Subsequently, I’ve seen that in many folks and it’s very difficult because where you start out in this disease is not where you end up. I have had so many people who have found through their cancer experience that their life has been dramatically changed in a positive way because it’s made them re-calibrate their thoughts around what’s important. The human spirit is so strong. The desire to live…to have that really tough conversation with yourself and with others about the quality of your life during the cancer journey.

How can we beat cancer? Is there an answer other than diet and exercise?
Part of it is by shining a light on it and raising awareness around the things that we can do.

About 3 percent of the cancer patients that are eligible for clinical trials, actually engage in clinical trials. For example, most folks don’t know that when you do a treatment protocol for cancer, you never get a placebo; you always get the current standard of care plus whatever the clinical trial is. But most people think, ‘If I do a clinical trial, I could end up getting the placebo, which is not going to help.’ So that’s what I mean about shining a light, raising awareness, putting out factual information for individuals, highlighting the advances that get made almost every week, I think, one day, we will beat cancer with the whole genetic component. We’ll be able to see things at a molecular level and we’ll be able to get a grasp on it earlier.

How do we beat diabetes? How do we beat Alzheimer’s? I don’t think that we have an answer today. I think if we say we’re going to beat this disease, just maybe we’re putting the wrong spotlight on things. I think maybe we’ve got to say, how do we keep challenging this disease and keep the focus on new advancements.

I don’t know if we’ll ever 100 percent beat the disease. I’d love to think so. But in reality, I think we’re a little ways off…If you look at cancer, it’s not one disease. You had thyroid disease, but there’s also breast cancer, brain cancer, leukemia, lymphoma and myeloma. The treatments for those are so disparate. And sometimes we make advances in one area that end up having fantastic consequences in a positive way for one of the other diagnoses.

So, beating cancer in Collin County, let’s first raise awareness that there is cancer in Collin County. The last time I looked, there were about 6,000 expected new diagnoses this year in Collin County. If we keep that in front of people, then there is hope. Yes, there are preventative measures, but here’s the troubling thing for me: We have a lady who is an exercise guru, ate well her whole life, was a personal coach and got breast cancer; there was no genetic factor. Contrarily, I’ve seen folks who haven’t taken care of themselves and they are without a physical problem in the world.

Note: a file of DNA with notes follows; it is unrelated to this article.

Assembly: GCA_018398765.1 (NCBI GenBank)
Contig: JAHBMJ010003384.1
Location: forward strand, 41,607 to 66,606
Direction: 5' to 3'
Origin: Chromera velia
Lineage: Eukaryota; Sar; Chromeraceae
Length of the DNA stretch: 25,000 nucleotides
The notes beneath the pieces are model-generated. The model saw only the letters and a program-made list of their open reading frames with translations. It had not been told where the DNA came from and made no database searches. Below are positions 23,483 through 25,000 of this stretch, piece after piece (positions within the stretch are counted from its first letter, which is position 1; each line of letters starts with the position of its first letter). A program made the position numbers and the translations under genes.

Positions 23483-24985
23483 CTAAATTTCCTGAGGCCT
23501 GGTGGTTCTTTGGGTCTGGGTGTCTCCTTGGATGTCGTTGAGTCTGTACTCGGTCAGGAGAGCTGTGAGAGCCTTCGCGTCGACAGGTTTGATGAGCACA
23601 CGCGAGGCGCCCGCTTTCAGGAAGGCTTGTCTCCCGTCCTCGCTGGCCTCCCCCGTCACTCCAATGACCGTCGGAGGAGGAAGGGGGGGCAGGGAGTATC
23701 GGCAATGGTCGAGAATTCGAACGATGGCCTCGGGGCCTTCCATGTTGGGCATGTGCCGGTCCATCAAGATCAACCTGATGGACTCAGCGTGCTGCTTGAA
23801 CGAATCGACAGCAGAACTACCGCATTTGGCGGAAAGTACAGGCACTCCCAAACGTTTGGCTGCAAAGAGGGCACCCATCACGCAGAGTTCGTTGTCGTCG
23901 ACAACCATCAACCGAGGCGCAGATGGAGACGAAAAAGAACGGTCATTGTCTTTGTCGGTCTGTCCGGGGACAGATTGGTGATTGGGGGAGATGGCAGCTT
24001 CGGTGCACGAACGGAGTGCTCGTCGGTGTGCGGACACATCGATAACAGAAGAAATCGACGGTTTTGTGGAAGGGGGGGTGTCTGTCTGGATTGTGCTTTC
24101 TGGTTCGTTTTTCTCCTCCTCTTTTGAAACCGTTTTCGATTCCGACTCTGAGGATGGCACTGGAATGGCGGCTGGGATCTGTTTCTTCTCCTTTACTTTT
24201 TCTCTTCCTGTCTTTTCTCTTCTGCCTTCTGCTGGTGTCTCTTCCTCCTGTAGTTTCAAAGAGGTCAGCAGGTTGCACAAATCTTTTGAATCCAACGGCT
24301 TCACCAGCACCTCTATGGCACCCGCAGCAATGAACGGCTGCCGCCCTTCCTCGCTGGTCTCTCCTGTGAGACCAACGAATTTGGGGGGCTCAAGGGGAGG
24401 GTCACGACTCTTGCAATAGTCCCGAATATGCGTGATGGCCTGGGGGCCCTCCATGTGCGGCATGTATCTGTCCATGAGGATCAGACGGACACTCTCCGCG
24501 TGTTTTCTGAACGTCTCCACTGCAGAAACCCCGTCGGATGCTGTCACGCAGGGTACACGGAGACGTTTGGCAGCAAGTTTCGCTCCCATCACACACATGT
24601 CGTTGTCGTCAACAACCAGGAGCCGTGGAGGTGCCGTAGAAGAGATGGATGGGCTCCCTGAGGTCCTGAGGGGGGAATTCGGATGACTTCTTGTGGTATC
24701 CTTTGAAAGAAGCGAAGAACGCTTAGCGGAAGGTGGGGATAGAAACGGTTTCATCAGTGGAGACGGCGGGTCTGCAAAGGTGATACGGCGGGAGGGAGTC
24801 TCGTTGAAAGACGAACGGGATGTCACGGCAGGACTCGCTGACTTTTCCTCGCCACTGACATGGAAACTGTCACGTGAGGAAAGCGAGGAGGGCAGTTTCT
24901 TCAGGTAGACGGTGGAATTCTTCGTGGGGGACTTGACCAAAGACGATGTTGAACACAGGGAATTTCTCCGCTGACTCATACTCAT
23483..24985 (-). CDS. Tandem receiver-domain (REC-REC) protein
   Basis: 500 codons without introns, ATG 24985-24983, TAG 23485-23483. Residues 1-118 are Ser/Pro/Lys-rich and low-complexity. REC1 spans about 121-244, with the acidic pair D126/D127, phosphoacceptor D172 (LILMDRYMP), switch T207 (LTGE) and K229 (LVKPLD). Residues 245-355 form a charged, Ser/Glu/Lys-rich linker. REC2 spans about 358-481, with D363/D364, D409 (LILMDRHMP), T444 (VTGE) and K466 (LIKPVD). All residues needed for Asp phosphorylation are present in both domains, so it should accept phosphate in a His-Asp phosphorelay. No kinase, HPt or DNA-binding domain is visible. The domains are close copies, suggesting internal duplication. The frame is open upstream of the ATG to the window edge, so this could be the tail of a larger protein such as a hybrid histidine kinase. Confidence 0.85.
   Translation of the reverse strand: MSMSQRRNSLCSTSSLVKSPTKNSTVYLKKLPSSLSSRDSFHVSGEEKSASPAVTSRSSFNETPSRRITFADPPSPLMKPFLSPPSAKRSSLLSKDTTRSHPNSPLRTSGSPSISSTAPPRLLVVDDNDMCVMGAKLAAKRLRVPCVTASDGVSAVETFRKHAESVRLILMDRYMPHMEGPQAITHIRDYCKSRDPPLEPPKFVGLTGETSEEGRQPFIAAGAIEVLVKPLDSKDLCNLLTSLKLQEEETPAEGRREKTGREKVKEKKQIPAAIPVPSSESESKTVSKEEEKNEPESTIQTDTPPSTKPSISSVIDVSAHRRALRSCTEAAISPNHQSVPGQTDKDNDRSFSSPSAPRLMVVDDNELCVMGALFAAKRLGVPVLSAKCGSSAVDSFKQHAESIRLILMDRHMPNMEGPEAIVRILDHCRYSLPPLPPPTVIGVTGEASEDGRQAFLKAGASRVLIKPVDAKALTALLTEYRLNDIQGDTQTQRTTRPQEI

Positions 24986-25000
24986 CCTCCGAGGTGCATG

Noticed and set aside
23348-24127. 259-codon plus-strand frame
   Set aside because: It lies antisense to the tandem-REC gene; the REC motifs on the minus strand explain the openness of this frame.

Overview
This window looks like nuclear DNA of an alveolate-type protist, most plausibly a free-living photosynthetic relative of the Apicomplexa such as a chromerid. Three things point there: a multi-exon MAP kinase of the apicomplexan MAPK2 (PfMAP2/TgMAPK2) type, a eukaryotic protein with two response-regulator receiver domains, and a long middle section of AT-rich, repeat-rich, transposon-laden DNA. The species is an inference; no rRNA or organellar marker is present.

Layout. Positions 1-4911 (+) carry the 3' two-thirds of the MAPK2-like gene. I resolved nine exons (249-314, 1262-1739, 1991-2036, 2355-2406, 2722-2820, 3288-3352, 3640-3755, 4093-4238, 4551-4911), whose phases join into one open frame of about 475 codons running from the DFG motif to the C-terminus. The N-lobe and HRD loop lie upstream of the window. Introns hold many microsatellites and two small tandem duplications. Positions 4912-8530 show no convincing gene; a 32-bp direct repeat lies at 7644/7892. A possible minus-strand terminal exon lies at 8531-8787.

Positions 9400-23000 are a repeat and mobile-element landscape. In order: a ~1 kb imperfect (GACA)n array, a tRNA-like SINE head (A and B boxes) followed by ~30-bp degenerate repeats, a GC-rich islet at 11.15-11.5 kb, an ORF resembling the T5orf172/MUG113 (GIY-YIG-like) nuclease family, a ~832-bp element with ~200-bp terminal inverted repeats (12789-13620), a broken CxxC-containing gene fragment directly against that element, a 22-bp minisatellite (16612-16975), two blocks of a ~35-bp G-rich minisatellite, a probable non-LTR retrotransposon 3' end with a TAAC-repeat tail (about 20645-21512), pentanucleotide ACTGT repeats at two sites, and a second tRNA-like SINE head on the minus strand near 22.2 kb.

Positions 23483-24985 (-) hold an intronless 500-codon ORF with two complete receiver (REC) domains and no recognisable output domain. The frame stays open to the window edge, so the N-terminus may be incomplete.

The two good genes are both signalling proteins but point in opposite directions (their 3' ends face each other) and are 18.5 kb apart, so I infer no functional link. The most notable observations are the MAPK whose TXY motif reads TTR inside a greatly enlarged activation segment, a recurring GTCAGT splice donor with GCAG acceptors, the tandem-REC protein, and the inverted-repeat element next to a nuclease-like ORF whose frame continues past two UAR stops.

I led a very clean life, had no family history of thyroid disease and I was 26 when I was diagnosed. So I get it.
It’s so random, which in and of itself provides some sort of a challenge as to how we beat it.

I wish nobody ever had to look for cancer support but if cancer crops up in your life—and for one out of two men and one out of three women it will—I would like that person to know there’s a Cancer Support Community that will help with the madness that has come uninvited in that person’s life.

I call cancer The Big Thief. You don’t want it; it comes in uninvited when you least expect it and then begins to take things away from you that are most precious…good health, peace of mind, plans for the future.

What support helps you do is position yourself for three, four, five, six…months down the road for that next breakthrough, and if we can help folks stay well emotionally and even physically with things like yoga, tai chi and they’re eating well and sleeping well, then they’re better positioned for that next breakthrough that is going to come.

Well, thank you for your time.
Thank you! Again, I don’t love the fact that we’ve got a story at all but I love that fact that we can raise awareness and educate folks on the support that is available.

I understand. It’s not a good story but it’s one that needs to be told and I hope to shine some light on it.
And you’ve just gotta keep shining the light.

Cancer Support Community North Texas and Texas Oncology

Texas Health Presbyterian Hospital Plano
6300 W. Parker Rd., MOB 2, Suite 129A West Bldg
Plano, Texas 75093

History of Cancer Support Community

After being diagnosed with ovarian cancer, legendary comedienne Gilda Radner found a lifeline of hope and support at The Wellness Community in California. Her husband, Gene Wilder, and therapist, Joanna Bull, along with several friends, formed Gilda’s Club in Radner’s honor.

Gilda’s Club opened in Oak Lawn in Dallas in 2002 and seven years later merged with The Wellness Community to become Cancer Support Community. Its unwavering vision is that no one should face cancer alone.

Brit Mott

Brit is a Leadership Plano Class 25 graduate and Leadership Frisco Class 10 graduate. She received her Master’s in Journalism from the University of North Texas and her Bachelor’s in Mass Communication...